In This Issue
- Leadership Challenges for Middle Managers
- Undone- Positive Thinking, Finding Your Passion and the American Dream
- Evaluating Organizational Culture
- Upcoming Appearances
Leadership Challenges for Middle Managers
In a recent issue of a publication from the Center for Creative Leadership, they discussed the complexities of working in a middle management position.
These challenges fall into three categories:
1. Getting the top and the bottom of the hierarchy to work together. Top management sets the strategy, but unless that strategy is clearly communicated, it is difficult to get the bottom of the organization to work in tandem with the top. In addition to effectively communicating the strategy, the bottom of the organization needs to see how their jobs contribute to the achievement of the strategy.
2. Collaborating across the organization. You have to align and integrate work with your peers from other work groups to generate a shared commitment to broader organizational initiatives. Some of your work is shared, but you also have independent responsibilities. You compete for resources and manage groups that have very different agendas. You have many demands coming from different directions, and often little postive feedback.
3. Having a demanding job and demanding roles outside of work. You might be caring for children as well as elderly parents. You may have spouses and partners you want to spend time with, commitments to volunteer organizations and your community, while trying to live a healthier and fuller life.
There are two books out recently that talk about how the ubiqutious promotion of positive thinking and the pursuit of the American Dream have undermined America. In Bright-Sided – How the Relentless Promotion of Postive Thinking Has Undermined America, Barbara Ehrenreich begins by describing how after diagnosed with cancer, she was repeatedly bombarded with the message that having cancer was a “gift”. Grieving her loss of health became politically unacceptable in an environment espousing that with positive thought you can co-create your reality. Hoping for the best and preparing for the worst became old-fashion.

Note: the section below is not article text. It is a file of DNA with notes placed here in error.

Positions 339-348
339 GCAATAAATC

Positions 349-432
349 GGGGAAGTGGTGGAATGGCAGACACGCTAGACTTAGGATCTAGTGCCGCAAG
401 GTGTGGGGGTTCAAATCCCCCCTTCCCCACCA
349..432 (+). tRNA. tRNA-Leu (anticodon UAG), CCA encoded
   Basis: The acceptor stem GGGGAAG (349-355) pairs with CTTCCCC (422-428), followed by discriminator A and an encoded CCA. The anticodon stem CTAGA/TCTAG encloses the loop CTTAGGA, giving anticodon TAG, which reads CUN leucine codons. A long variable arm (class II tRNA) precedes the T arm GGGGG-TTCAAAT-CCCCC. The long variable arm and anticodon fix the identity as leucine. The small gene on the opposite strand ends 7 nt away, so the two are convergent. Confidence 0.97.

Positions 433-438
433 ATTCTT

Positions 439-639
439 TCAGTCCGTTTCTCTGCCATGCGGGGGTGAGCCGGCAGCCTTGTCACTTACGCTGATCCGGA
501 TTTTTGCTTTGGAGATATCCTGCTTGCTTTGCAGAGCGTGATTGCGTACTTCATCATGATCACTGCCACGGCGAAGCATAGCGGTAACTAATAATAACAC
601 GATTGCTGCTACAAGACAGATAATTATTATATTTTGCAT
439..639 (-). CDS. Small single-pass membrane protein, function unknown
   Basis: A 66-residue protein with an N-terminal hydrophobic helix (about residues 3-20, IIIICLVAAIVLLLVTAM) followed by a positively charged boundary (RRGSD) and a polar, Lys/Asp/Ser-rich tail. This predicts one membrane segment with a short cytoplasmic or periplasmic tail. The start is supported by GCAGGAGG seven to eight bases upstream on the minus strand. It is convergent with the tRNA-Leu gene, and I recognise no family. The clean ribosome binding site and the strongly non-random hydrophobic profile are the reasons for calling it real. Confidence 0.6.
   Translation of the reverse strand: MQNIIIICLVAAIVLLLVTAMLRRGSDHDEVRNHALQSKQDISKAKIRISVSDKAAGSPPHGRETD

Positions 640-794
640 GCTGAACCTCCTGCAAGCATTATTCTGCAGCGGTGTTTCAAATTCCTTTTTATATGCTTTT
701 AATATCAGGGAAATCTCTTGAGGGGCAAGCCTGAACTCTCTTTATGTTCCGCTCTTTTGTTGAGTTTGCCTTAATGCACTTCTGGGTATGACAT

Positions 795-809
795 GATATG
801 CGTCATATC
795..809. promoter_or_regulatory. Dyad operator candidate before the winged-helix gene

It is this same refusal to calculate the downside or worst case scenario (as well as greed) by our financial institutions, that resulted in the worst economic crisis since the Great Depression. Riding on the wave of positive thinking with the goal of financial prosperity, the financial institutions collaborated with individuals, allowing many to live beyond their means so that they were not prepared for any changes in their financial situation. Then with the economic downturn, many lost their jobs and were forced into foreclosure and bankrupcy. Those in the real estate and related industries were particularly hard hit, many through no fault of their own.
In Radical: Taking Back Your Faith From the American Dream, 26 year- old David Platt who leads a megachurch in Birmingham Alabama, targets the corporation-like magachurches that offer consumer Christianity. The American Dream comes with a focus on the self which is contrary to the Judeo-Christian beliefs in the Bible. Religion and spirituality are no longer about human compassion, forgiveness, feeding the poor and caring for the sick, but more about “What’s God going to do for me today?”
Evaluating Organizational Culture
Organization culture is defined as “a common perception held by the organization’s members; a system of shared meaning.” A dominant culture expresses the core values that are shared by a majority of the organization’s members. In a strong culture the core values are intensely held and widely shared.
You need to choose an employer whose culture is compatible with your values and one in which you’ll feel comfortable. Here is a list of things that you can do to assess an organization’s culture
MISBO (Mid-South Independent Schools Business Officers Conference)
October 28, 2010
Change Management and Human Resource Best Practices
Emory University Alumni Career Services Webcast
October 29, 2010
How to Develop Career Resilience